That game started out with a knight sacrifice for two pawns, which is what will be the subject of this blog: Beating the King’s Indian by sacrificing a knight on the queenside, in order to create extremely strong passed pawns.

 

As it turns out, in these three games I got 0.5/3 points, but I had a winning position every single one of them. It is a testament to the sacrifice being risky, but also that even if you get a great position, you still have to keep a sharp eye: As usual black has lots of tricks with his potential attack.
 



 

Comments


  • 20 months ago

    Genzi

    you are great tallent jon i will like you

  • 23 months ago

    GM SultanOfKings

    @wisezard08 I'm sorry, I can't go through every single possible position. But if it's any consolation, black rarely takes on d4. He usually wants a closed center and attack on the kingside.

    In other news, I got to sacrifice my knight for pawns once again! http://www.chess.com/livechess/game?id=359087737 

  • 2 years ago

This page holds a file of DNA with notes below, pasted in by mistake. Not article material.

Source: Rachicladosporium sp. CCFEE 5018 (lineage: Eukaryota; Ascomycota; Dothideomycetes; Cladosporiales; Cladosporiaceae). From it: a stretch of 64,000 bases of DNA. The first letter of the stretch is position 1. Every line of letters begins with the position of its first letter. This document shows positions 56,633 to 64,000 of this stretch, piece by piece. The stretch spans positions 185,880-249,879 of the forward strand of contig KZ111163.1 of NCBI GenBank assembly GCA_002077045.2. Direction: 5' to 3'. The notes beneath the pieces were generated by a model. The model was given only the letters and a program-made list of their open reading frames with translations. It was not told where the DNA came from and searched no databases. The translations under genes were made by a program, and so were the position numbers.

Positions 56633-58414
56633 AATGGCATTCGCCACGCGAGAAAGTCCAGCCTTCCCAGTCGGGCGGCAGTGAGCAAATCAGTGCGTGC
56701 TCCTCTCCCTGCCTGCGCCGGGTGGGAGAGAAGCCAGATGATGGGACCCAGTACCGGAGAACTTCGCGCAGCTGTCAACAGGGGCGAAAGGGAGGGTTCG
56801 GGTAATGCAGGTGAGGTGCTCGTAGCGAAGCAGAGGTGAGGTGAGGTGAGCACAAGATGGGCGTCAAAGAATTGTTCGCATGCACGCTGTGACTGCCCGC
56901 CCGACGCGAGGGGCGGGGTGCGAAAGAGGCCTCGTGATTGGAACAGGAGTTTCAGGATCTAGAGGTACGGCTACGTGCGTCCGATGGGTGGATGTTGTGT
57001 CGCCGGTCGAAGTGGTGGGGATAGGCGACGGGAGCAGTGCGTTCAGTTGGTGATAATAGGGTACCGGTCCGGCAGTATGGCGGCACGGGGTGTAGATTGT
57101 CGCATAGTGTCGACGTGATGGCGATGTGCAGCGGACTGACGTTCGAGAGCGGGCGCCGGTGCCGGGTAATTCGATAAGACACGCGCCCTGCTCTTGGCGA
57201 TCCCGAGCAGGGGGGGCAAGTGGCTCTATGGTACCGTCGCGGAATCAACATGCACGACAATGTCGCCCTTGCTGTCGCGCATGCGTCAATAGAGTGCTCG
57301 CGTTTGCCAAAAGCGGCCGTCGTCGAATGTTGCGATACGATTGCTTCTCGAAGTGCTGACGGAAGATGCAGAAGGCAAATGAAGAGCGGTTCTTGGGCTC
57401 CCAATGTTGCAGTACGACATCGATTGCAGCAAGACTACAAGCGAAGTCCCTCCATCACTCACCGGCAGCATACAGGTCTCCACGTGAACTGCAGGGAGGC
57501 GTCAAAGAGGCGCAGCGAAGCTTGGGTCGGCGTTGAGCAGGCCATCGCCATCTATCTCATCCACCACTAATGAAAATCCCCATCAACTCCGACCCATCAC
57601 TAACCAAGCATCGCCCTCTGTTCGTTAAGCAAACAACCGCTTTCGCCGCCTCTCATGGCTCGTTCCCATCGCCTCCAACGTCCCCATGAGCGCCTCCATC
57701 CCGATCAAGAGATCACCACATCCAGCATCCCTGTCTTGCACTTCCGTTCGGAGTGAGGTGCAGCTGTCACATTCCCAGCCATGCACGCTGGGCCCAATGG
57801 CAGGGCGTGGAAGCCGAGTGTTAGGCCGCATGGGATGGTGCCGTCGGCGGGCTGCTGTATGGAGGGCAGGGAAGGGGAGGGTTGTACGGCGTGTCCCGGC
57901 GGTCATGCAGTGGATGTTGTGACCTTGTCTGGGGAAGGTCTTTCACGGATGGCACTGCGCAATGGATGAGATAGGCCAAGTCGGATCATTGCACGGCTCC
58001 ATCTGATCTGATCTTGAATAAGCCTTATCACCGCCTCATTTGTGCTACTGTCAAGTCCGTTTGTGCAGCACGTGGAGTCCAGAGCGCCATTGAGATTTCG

wisezard08

    Sir what if early on the opening the e pawn takes white d pawn.. how will white proceed from that? i mean the chain pawn will be broken, can u sir please post one match that the enemy takes the d pawn.  just wanna learn different circumstances that my enemies always use. thanks sir n more power!

  • 2 years ago

    wisezard08

    hello sir can u put more.. very instructive.. especially for me that loves to use this kind of opening for white. ^^,

  • 2 years ago

    madief2003

    thanks

    thats graet idia

  • 2 years ago

    GM SultanOfKings

    @Shazomei

    dxc6 is definitely a viable move, but I'm concerned about the affect it has on white's center. Starting out, white has a good pawn on d5 which gives him a nice space advantage. Space is useful for maneuovering pieces - you have more options.